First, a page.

In a collaborative move to regulate the future of digital currencies within the European Union, the European Data Protection Board and the European Data Protection Supervisor have issued a joint statement. Published on Oct. 18, the statement outlines recommendations to bolster personal data protection standards in the European Union’s proposed central bank digital currency (CBDC), commonly referred to as the digital euro.
One crucial issue discussed is the proposed verification procedure that limits the amount of digital euro held in individual accounts. Under the current draft, the European Central Bank (ECB) and the national central banks would have a single access point to each user’s data. The regulators, however, call for a reevaluation of this approach. They argue that establishing a solitary data access point might be excessive. Besides, they suggest that employing decentralized storage methods for these identifiers is a feasible alternative, an approach that would enhance the privacy of digital euro users.
Unveiling the shortcomings in fraud detection
Additionally, the authorities find the proposed fraud detection and prevention mechanisms of the CBDC somewhat lacking in foreseeability. They advocate for a more nuanced approach, recommending “less intrusive measures” from a data protection viewpoint. Moreover, the regulators strongly recommend the establishment of a “privacy threshold” for online transactions. This threshold would mean that offline and online low-value transactions are not subject to tracking for Anti-Money Laundering and combating the financing of terrorism purposes. While they did not specify an exact limit, the authorities referred to covering “low-value daily transactions.”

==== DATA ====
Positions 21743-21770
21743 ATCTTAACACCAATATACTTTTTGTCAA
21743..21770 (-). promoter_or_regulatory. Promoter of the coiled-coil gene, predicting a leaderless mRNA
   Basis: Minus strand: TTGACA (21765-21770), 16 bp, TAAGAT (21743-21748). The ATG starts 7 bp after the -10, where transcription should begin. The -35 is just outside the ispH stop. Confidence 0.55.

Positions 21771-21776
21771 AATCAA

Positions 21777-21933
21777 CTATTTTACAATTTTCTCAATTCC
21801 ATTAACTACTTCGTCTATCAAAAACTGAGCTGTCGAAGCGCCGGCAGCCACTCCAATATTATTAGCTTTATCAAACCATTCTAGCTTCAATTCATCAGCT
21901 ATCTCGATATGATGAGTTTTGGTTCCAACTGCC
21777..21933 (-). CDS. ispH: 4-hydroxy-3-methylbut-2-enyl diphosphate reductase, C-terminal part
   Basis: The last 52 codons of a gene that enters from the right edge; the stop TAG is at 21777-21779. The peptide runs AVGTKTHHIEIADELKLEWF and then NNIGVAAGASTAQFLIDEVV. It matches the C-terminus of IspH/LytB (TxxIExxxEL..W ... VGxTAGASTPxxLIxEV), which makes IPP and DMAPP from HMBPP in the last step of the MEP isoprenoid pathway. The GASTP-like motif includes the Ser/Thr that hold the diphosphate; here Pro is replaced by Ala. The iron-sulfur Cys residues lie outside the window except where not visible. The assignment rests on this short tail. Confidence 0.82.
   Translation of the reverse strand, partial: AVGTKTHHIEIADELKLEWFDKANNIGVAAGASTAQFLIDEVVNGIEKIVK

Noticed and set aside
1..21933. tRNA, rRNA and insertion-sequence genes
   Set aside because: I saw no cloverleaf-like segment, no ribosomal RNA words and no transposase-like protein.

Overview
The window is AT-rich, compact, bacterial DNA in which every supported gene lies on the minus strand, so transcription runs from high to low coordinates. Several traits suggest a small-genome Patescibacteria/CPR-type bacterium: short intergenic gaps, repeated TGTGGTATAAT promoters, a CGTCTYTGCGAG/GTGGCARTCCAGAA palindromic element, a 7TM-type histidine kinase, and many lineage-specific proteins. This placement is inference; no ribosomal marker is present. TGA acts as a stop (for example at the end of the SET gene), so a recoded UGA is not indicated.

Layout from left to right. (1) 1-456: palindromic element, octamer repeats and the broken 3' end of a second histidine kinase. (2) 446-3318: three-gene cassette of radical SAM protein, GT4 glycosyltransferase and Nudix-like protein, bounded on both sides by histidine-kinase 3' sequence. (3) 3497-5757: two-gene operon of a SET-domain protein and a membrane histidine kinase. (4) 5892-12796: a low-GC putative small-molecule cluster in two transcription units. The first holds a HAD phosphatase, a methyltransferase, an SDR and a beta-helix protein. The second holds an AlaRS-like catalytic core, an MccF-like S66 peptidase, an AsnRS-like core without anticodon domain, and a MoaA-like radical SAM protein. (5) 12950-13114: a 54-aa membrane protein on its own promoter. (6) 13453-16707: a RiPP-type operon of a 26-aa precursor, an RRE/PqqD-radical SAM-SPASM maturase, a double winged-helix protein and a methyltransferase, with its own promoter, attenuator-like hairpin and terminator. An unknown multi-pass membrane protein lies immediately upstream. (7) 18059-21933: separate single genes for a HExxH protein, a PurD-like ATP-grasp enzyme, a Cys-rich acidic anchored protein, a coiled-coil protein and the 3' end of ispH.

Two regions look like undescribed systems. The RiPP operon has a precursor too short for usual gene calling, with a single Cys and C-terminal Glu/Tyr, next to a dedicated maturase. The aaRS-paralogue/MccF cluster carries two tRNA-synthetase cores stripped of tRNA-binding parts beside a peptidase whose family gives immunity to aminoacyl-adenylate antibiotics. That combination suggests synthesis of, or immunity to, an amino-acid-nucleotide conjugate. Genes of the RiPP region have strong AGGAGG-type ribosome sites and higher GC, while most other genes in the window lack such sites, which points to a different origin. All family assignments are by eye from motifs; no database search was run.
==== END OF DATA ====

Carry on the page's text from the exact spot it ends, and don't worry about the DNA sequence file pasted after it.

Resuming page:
The recent statement comes in the wake of the ECB’s announcement of entering the “preparation phase” for the digital euro project, following a two-year investigation. This phase is slated to last another two years and aims to finalize rules for the digital currency while also selecting possible issuers. Hence, the recommendations from the European regulatory bodies are timely as they add a layer of scrutiny, urging the designers to consider the implications of data protection more seriously.
These regulatory inputs play a significant role in shaping the digital euro as it progresses from an idea to an operational currency. With these recommendations, the European authorities are not just laying the foundation for a more secure and private digital euro but also setting a precedent for how future digital currencies might interact with personal data protection frameworks. Consequently, the joint statement serves as an essential milestone in the ongoing conversation around the digital euro and data protection at large.
Significantly, these recommendations could be instrumental in influencing the operational integrity of the digital euro, ensuring it not only complies with financial standards but also upholds the values of privacy cherished by European citizens.